Have you wondered how people create those beautiful graphics you see on the Internet? What makes a graphic professional-looking, and how can you do them yourself?
Graphics and visuals are everywhere on the Internet these days. Instagram and Pinterest are on the rise. Tweets with images get more retweets on Twitter, according to several articles I’ve read.
With the rise of Pinterest and all of the information about the Internet becoming increasingly visual, graphics on your blog are important. If your blog topic is visually heavy, at some point you’ll find you need to create a chart or a graph. A few visual topics that come to mind are fashion, hair and make-up, and cooking. Graphics or step-by-step charts would really enhance those types of blog posts.
Even if your topic isn’t naturally visually heavy, research shows that visuals are still important. I read an article recently about the brain that says vision is your strongest sense. Adding a visual helps people remember 65 percent of your message.
My topic of blog writing and editing advice isn’t naturally as visually heavy as, say, a cooking blog. But I realize the importance of visuals, so I’ve created a branded graphic to go with each of my blog posts. I’ve written a previous post on this topic.
Connecting visually with your readers starts with a good graphic. But what makes a graphic good? A good graphic should have:
- Accuracy: The data should be accurate, complete and up to date. And it should be easy to interpret.
- Clarity: Make sure the reader can understand it and discern what you’re trying to say.
- Simplicity: It should have an uncluttered appearance. Only include the minimum items necessary for understanding the information.
- Attribution: Tell where the data comes from. Put the source at the bottom, along one side, or in the corner.
A good graphic is more than just a simple pie chart or line graph. It needs a few more elements to make it complete. A complete graphic contains seven elements:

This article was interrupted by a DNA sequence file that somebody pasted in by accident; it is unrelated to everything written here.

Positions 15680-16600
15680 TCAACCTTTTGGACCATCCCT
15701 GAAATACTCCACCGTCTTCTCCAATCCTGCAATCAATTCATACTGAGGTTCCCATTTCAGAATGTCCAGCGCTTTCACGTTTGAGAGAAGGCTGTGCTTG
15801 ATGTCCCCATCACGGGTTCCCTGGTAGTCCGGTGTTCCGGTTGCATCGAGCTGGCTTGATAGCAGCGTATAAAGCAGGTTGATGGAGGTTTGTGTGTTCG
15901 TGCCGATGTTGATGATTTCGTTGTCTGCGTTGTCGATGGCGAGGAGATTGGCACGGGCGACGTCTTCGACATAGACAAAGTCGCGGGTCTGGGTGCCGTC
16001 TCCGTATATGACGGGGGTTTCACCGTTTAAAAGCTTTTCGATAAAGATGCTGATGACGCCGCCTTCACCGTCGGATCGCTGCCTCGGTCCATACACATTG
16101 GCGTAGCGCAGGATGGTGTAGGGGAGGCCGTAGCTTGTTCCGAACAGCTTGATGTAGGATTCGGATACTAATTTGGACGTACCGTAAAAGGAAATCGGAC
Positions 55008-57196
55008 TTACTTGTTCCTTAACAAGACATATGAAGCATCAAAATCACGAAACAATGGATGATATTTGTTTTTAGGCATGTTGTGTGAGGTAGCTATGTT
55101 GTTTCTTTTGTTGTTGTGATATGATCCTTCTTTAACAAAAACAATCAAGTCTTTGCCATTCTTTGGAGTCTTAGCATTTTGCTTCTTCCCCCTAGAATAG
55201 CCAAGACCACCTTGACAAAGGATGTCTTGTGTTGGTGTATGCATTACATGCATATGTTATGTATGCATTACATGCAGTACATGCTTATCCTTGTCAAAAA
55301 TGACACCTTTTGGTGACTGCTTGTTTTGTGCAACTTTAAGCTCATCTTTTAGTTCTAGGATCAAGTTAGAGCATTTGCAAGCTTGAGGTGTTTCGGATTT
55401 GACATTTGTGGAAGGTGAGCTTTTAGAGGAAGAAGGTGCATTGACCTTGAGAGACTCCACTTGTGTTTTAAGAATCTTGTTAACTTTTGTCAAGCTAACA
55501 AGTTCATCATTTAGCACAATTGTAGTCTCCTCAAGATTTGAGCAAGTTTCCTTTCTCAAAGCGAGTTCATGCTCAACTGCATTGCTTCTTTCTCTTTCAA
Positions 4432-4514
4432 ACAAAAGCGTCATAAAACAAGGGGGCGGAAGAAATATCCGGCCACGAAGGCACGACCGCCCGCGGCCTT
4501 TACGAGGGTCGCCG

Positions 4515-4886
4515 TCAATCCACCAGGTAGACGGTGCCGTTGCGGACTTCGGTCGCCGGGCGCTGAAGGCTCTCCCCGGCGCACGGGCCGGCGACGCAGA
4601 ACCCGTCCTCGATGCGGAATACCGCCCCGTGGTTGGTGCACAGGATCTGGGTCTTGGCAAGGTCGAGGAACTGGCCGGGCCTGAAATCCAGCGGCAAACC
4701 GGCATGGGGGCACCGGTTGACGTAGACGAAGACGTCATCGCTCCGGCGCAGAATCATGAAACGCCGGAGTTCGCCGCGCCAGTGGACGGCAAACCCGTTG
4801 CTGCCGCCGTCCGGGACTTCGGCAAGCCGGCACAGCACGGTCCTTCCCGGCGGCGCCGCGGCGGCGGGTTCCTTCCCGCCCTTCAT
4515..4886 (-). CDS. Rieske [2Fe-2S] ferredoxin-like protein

- Headline or title: This identifies what information the chart is presenting to your readers.
- Chart: This is the central feature of the graphic. The type of chart should be appropriate for data.
- Labels: Make sure you label the elements of the graphic to make them understandable.
- Explainer box: This is a short paragraph that explains and helps the reader interpret the chart.
- Legend: If you use symbols or colors in the chart, this identifies what each one means. This element may or may not be necessary.
- Source: This tells where the information for the chart comes from.
- Credit: Tell who built the chart. If it’s you, great! If it’s someone else, then you definitely want to give them credit.
Graphics can be used for several purposes. They’re a great way to share numbers, especially complex numbers that need to be simplified for your readers. If you have a lot of numbers in a blog post, break those out into a graphic that shows them visually. Pie charts, bar charts and line graphs can be part of a larger graphic to show the relationships between numbers. Graphics are also a great way to give step-by-step instructions with pictures. Graphics are also great for showing locations or maps, which would help a travel blogger show readers a place.
Graphics aren’t just good for helping your readers remember and interpret your blog message. Graphics also help drive engagement and sharing of your posts. A helpful resource is this article on Social Media Examiner about why you should use images and how they can drive traffic to your website.
What if you’re not a professional graphic designer, and don’t have the money to hire one? You can still create quick, easy, and good graphics. I use Photoshop for mine, but I have an old version of the program that I’ve hung onto for several years. I also learned to use Photoshop in my time as a newspaper designer.
Photoshop is a big, sophisticated and expensive program. But it’s not the only graphics program, so don’t let not having it or not knowing it be a barrier to creating good graphics. Social media expert Kim Garst recently wrote a post about six free tools to create nice graphics.
Some of my favorite infographics are visually appealing, informative and organized. I bookmark them so I can refer back to them later. Here are a couple:
Social Marketing Writing has a nice “Cheat Sheet to Pinterest Limits.”
Sarkemedia.com has one on the “Blogconomy.” My criticism is that it takes three steps to get this one to magnify where you can see it, but once you do, it’s quite informative.
The best graphics are complete with all of the elements and professional-looking, and best of all, they enhance your reader’s understanding of your blog post.
Readers, do you create your own graphics? What do you think makes a good graphic? Let us know in the comments!